Ours to LoveA Wicked Lovers novel featuring billionaire brothers
City of Dragons
She rode the air currents easily, her legs sleeked tight against her body, her wings spread wide. On the undulating desert sands below, her rippling shadow showed her as a serpentine creature with batlike wings and a long, finned tail. Tintaglia thrummed deep in her throat, a purr of pleasure in the day. They had hunted at dawn and hunted well. They had made their separate kills, as they always did, and spent the morning in feasting and then sleep. Now, smeared still with the blood and offal of the hunt, the two dragons had another goal in mind.
Ahead and slightly below her, Icefyre was a gleaming black shape. His long body flexed as he shifted his weight to catch and ride the wind. His torso was thicker and heavier than hers, his body longer. Her featherlike scaling glittered a scintillating blue, but he was an even black all over. His long encasement in ice had taken a toll on his body, one that was taking years to heal. His larger wings still had rents in the heavy webbing between the finger ribs. The smaller injuries to his body were long gone, but the tears his wings would knit more slowly, and the welted scars of their healing would always be visible. Unlike her own azure perfection. Out of the corners of her eyes, Tintaglia admired her glittering wings.
As if he sensed her lack of attention to him, Icefyre banked abruptly and began his circling descent. She knew their destination. Not too far away a distant rocky ridge erupted above the sand. Stunted trees and gray-green brush populated its jagged edges and rough gullies. Just before the brushy ridge was a hidden oasis, in a wide, sandy basin, surrounded by a scatter of trees. The water rose from the depths of the earth to form a wide, still pool. Even in winter, the depression cupped the day’s warmth. They would spend their early afternoon soaking in the sun-warmed waters of the oasis to cleanse the blood from their hides and then rolling luxuriantly in the rough sand to polish their scales. They knew the spot well. They varied their hunting grounds over a wide range, but every ten days or so, Icefyre led them back here. He claimed it was a place he remembered from his distant youth.
Once, there had been a colony of Elderlings here that had tended the visiting dragons. Of their white stone buildings and carefully nurtured vineyards, nothing remained. The encroaching desert had devoured their settlement, but the oasis remained. Tintaglia would have preferred to fly much farther south, to the red sand deserts where winter never came, but Icefyre had refused. She, suspecting that he lacked the stamina for such a flight, had thought, more than once, of leaving him and going alone. But the terrible isolation of her long imprisonment in her cocoon had left its mark on her.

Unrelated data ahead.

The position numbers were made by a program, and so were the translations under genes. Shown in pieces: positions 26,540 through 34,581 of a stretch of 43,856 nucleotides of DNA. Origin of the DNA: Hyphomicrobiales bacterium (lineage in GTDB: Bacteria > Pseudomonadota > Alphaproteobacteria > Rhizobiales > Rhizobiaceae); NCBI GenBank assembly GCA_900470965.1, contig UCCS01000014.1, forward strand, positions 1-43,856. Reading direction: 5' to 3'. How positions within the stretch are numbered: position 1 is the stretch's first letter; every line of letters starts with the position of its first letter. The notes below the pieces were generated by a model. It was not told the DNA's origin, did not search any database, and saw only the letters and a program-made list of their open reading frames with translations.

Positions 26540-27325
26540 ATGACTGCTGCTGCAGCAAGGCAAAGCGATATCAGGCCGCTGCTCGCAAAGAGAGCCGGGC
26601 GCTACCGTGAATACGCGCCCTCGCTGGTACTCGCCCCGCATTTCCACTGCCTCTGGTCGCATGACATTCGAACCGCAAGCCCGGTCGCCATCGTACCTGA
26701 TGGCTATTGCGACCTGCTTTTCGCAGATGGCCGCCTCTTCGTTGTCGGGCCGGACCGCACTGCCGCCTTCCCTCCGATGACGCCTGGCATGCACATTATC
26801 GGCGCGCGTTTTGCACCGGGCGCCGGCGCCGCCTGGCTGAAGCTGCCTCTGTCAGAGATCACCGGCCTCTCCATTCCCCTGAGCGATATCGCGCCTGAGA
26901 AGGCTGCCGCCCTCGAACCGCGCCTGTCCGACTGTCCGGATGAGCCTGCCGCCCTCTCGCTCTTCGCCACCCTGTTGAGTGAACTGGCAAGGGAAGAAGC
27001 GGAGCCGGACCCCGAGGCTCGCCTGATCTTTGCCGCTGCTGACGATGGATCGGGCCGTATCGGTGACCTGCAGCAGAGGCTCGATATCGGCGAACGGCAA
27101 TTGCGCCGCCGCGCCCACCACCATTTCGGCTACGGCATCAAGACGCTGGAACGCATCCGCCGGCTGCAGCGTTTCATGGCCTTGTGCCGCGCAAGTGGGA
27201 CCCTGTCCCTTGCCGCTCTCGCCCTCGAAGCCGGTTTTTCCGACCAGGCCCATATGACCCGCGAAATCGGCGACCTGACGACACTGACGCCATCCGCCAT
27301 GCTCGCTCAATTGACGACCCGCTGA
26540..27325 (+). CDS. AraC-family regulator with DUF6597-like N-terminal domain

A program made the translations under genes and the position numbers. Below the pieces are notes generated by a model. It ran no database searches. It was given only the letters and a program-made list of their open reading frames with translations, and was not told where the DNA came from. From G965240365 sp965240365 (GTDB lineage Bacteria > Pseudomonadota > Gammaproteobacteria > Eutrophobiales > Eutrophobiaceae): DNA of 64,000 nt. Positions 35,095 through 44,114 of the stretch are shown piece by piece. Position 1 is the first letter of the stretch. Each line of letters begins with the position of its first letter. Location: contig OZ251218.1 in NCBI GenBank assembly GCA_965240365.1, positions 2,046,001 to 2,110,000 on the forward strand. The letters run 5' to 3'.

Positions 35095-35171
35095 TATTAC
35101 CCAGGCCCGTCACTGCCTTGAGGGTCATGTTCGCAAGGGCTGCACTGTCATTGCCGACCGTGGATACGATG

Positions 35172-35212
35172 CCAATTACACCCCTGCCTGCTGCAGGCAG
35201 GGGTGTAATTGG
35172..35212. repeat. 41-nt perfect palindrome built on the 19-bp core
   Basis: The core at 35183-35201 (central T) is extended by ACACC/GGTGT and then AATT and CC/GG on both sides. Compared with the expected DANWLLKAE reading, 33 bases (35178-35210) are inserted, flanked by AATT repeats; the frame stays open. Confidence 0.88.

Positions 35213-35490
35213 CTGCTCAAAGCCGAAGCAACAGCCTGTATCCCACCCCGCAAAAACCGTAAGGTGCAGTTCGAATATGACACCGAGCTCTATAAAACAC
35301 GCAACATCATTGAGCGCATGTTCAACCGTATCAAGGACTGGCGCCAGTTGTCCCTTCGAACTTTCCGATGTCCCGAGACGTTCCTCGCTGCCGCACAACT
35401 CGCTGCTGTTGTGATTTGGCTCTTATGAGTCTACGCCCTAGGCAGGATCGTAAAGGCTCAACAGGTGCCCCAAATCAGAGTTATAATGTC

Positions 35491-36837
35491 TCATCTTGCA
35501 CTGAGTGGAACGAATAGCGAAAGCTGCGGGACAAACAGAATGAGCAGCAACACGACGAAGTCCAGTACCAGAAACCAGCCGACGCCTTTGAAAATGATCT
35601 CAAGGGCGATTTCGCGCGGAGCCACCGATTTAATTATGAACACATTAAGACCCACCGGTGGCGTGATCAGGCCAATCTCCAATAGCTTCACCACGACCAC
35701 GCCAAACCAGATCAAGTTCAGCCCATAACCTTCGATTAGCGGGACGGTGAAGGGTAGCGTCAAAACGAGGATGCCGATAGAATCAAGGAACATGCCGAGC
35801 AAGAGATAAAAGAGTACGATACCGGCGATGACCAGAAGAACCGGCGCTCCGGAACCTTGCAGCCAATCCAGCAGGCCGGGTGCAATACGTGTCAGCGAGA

From the book CITY OF DRAGONS: Volume Three of the Rain Wilds Chronicles by Robin Hobb. Copyright C 2012 by Robin Hobb. Reprinted by permission of Harper Voyager, an imprint of HarperCollins Publishers
The humans were agitated. Sintara sensed their darting, stinging thoughts, as annoying as a swarm of biting insects. The dragon wondered how humans had ever managed to survive when they could not keep their thoughts to themselves. The irony was that despite spraying out every fancy that passed through their small minds, they didn’t have the strength of intellect to sense what their fellows were thinking. They tottered through their brief lives, misunderstanding one another and almost every other creature in the world. It had shocked her the first time she realized that the only way they could communicate with one another was to make noises with their mouths and then to guess what the other human meant by the noises it made
in response. “Talking” they called it. For a moment, she stopped blocking the barrage of squeaking and tried to determine what had agitated the dragon keepers today. As usual, there was no coherence to their concerns. Several were worried about the copper dragon who had fallen ill. It was not as if they could do much about it; she wondered why they were flapping about it instead of tending to their duties for the other dragons. She was hungry, and no one had brought her anything today, not even a fish.
She strolled listlessly down the riverbank. There was little to see here, only a strip of gravel and mud, reeds and a few scrawny saplings. Thin sunlight touched her back but gave small warmth. No game of any size lived here. There might be fish in the river, but the effort of catching one was scarcely worth the small pleasure of eating it. Now, if someone else brought it to her . . .
She thought about summoning Thymara and insisting the girl
go hunting for her. From what she had overheard from the keepers,
they’d remain on this forsaken strip of beach until the copper dragon either recovered or died. She considered that for a moment. If the copper died, that would make a substantial meal for whichever dragon got there first. And that, she decided bitterly, would be Mercor. The gold dragon was keeping watch. She sensed that he suspected some danger to the copper, but he was guarding his thoughts now, not letting dragons or keepers know what he was thinking. That alone made her feel wary.
She would have asked him outright what danger he feared if
she hadn’t been so angry at him. With no provocation at all, he
had given her true name to the keepers. Not just to Thymara
and Alise, her own keepers. That would have been bad enough.
But no, he had trumpeted her true name out as if it were his
to share. That he and most of the other dragons had chosen to
share their true names with their keepers meant nothing to her;
if they wanted to be foolishly trusting, it was up to them.
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